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Eric Roach

Dare we discuss catch & release...

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...and tactics to increase C&R survivability of striped bass without polarizing ourselves into "Elitist Preacher" and "Wanton Killer" camps?

Here's to hoping we can. beers.gif

 

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Anyone who fishes for bass has to release some. Some surfcasters return their bass in better shape than others due to the tackle and techniques they use.

 

Here are some of those considerations:

 

Plugs

  • Remove the center treble on triple-treble plugs.

  • Use siwashes instead of a rear treble.

  • Use a single siwash (only) on certain plugs.

  • De-barb your hooks.

  • When you're into a lot of small fish, choose a lure with a single hook. Two sets of trebles do a lot of damage to shorts.
Rod/Reel/Line

  • Choose a stick that matches (or overmatches) the size of the bass you're after and the structure, current and conditions you are fishing in. Some anglers are good at quickly landing a large fish on light tackle...Most aren't.

  • Whatever your flavor of reel, make sure it has the drag for the job.

  • With braid diameters getting thinner and thinner every year, there really isn't any excuse to select a line too light for the job -- even if you are into distance.

  • Use a heavy leader if around structure. It's expensive, but fluorocarbon lets you move up a few pounds and still remain somewhat stealthy.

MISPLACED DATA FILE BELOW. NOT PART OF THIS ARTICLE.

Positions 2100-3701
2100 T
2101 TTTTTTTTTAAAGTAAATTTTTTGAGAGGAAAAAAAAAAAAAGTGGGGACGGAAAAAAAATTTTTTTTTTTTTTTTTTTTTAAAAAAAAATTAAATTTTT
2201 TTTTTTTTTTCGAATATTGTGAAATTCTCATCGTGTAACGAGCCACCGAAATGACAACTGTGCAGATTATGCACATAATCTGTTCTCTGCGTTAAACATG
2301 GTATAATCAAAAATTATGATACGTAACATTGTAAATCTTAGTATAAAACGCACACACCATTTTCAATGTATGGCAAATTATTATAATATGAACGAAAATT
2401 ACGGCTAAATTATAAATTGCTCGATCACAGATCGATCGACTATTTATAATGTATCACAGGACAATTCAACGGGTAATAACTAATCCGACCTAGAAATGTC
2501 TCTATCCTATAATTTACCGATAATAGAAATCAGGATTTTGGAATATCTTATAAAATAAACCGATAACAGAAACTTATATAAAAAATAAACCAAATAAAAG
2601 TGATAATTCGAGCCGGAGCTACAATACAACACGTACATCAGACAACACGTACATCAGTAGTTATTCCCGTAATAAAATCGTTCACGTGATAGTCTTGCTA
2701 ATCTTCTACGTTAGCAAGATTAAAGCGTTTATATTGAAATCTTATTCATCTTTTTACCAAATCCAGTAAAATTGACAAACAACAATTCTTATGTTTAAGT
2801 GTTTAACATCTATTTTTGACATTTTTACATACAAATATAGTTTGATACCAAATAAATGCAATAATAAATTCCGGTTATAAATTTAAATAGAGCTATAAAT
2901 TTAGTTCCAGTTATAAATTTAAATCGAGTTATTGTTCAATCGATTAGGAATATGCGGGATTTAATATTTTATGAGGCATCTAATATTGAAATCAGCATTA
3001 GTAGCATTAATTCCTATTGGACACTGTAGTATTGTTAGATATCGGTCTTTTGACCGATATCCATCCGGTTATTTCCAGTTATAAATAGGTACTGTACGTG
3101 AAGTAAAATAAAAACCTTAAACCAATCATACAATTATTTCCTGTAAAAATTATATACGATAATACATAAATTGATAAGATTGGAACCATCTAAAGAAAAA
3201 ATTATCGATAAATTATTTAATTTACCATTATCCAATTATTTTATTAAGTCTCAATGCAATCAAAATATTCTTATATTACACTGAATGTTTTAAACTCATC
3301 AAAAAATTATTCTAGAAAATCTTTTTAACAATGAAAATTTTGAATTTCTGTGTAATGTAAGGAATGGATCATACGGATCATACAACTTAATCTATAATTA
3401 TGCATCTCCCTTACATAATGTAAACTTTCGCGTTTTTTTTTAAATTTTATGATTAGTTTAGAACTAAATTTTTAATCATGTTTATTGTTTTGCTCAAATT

Gear

  • Use pliers which are strong enough, grooved enough and long enough to remove hooks in the mouth and throat.

  • Carry a degorging tool for really deep, awkward hookings in large fish.
Techniques

  • Get them in. If you find yourself wondering if guys down the beach are jealous of the bend in your rod, you're probably posing...And prolonging the fight.

  • Don't be too proud to let a buddy help you with a landing.

  • Keep them in the water if at all possible. Minimize "air time".

I'd love to hear other's ideas.

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I toss alot of chunk and rarely catch a fish deeply but if I do he gets to keep the hook. I'm not sure how long but I hope my Gamagatsu's rot out pretty quickly.

You may see alot more eating and a lot less releasing this year. My kids don't eat it so I let all but one or two little fellows go every year but I hear alot of talk of guys saying they can save some grocery money by eating a few. Can't say I blame them. Give a man a fish blah blah blah..smile.gif

 

Is the mortality rate anywhere as near as bad with plugs as it is with chunk?

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Please wet your hands before handling to minimize removing the protective slime coating on Striped Bass.

 

If possible try to keep them in water when removing hooks.

 

Use stout tackle and get the fish in as quick as possible. Shorter fights means less lactic acid buildup in the muscles of fish - greater survival and recovery. Also means you get to make your next cast sooner.